What did we ever do before Reddit? No matter how weird or wonderful your question is, there's bound to be someone on Reddit who can answer it for you. That's what makes their AskScience subreddit so wonderfully entertaining and addictive.
Read, laugh, and be blown away by the wealth of information shared by some of the site's best and brightest. Have a weird science-related question of your own? Now you know where to go.
1. Pushing It: A Simple Exercise Hack
Have you ever wondered how much of your own body weight you're actually lifting when doing push-ups? Maybe you were too busy sweating, but it's definitely a head-scratcher.
One intrepid Redditor came up with an easy way to determine the weight you're actually lifting - just do your push-ups on a weighing scales and figure out the percentage. Don't lie, you know you're going to try this next time you work out.
2. Kills 99%: How Hand Sanitizers Work
Drug-resistant bugs are a real concern, but can bacteria become resistant to everyday disinfectants? Reddit says no, so you can keep slathering yourself in hand sanitizer.
This hilarious comment breaks down why something that kills bacteria indiscriminately, like the alcohol in hand sanitizers, wouldn't cause future generations of bacteria to become immune.
3. No One Nose: Why Our Noses Are Shaped the Way They Are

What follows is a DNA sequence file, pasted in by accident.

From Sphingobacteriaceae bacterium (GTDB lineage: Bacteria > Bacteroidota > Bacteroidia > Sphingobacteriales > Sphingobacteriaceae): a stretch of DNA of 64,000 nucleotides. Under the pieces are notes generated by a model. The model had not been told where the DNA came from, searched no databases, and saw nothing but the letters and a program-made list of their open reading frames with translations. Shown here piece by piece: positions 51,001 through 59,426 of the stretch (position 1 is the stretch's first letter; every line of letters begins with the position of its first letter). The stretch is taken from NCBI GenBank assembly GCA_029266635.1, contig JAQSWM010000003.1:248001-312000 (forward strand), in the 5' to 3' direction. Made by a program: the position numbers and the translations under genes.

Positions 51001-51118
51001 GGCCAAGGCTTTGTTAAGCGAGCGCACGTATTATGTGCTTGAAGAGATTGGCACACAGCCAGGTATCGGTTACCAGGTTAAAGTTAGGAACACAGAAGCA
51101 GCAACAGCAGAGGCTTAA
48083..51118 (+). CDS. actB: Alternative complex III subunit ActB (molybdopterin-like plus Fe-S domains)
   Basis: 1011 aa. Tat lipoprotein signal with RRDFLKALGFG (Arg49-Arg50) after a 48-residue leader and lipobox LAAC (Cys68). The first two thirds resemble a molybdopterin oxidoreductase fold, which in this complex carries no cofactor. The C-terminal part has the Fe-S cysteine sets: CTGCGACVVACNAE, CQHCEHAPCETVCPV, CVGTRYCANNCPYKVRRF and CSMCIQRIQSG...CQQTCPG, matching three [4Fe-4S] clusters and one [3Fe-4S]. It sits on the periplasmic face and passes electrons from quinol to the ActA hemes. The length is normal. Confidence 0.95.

Sometimes a Redditor will posit a question that you've never really thought about - like why are our noses pointy? In addition to a lot of correct answers pointing to the temperature and humidity regulation of air that our noses provide, this redditor struck upon another interesting evolutionary purpose.
So if you've got a big nose, count your blessings. Without it, life could be a lot more dangerous.
4. An Atomic Explanation: A Simple Way to Understand Nuclear Power
Nuclear waste is a big worry, but is it possible to reuse it? That's the question posited by one redditor, and the response they got was both succinct and educational.
Just because something is radioactive, doesn't mean it can be used to create energy. If a radioactive atom can't be split by neurons, then it's pretty much useless.
5. Live Long: The Science Behind Our Lifespans
Human lifespans weren't always as long as they are today. The science behind why we live longer than our pets, or why certain species live longer than us, is pretty complicated and depends on a lot of factors.
This commenter managed to break it down pretty simply though, in suggesting that it's all part of our evolution. Short, sweet, and smart comments are always the best.
6. A Burning Question: Not Everything Melts
Ever wondered why wood smolders or burns, but doesn't melt? If you haven't, you're probably a chemist and already know the answer. For the rest of us, here's a fun explanation that breaks it down simply.
There's more than just one chemical reation at play when wood is placed into a dry, hot environment. In fact, the circumstances described by the OP are actually the conditions under which charcoal is normally made.
7. Hygiene in Space: Bet You Never Thought About This
No need to be squeamish, we're all adults. And sometimes adults go to space and need to deal with hygiene issues. If you've never thought about this before, then you're in for a science and history lesson.
Turns out, dealing with periods in space is harder than you might have considered.
8. Fat Bugs: Nature Can Be Pretty Wild
Have you ever seen a fat insect? Probably not, but they have to store surplus energy somewhere, right?
According to this shocking (and slightly terrifying) comment, there are apparently insects whose entire bodies exist purely as food storage for their colonies. Yikes.
9. Cosmic Campfires: How To Roast Marshmallows On the Sun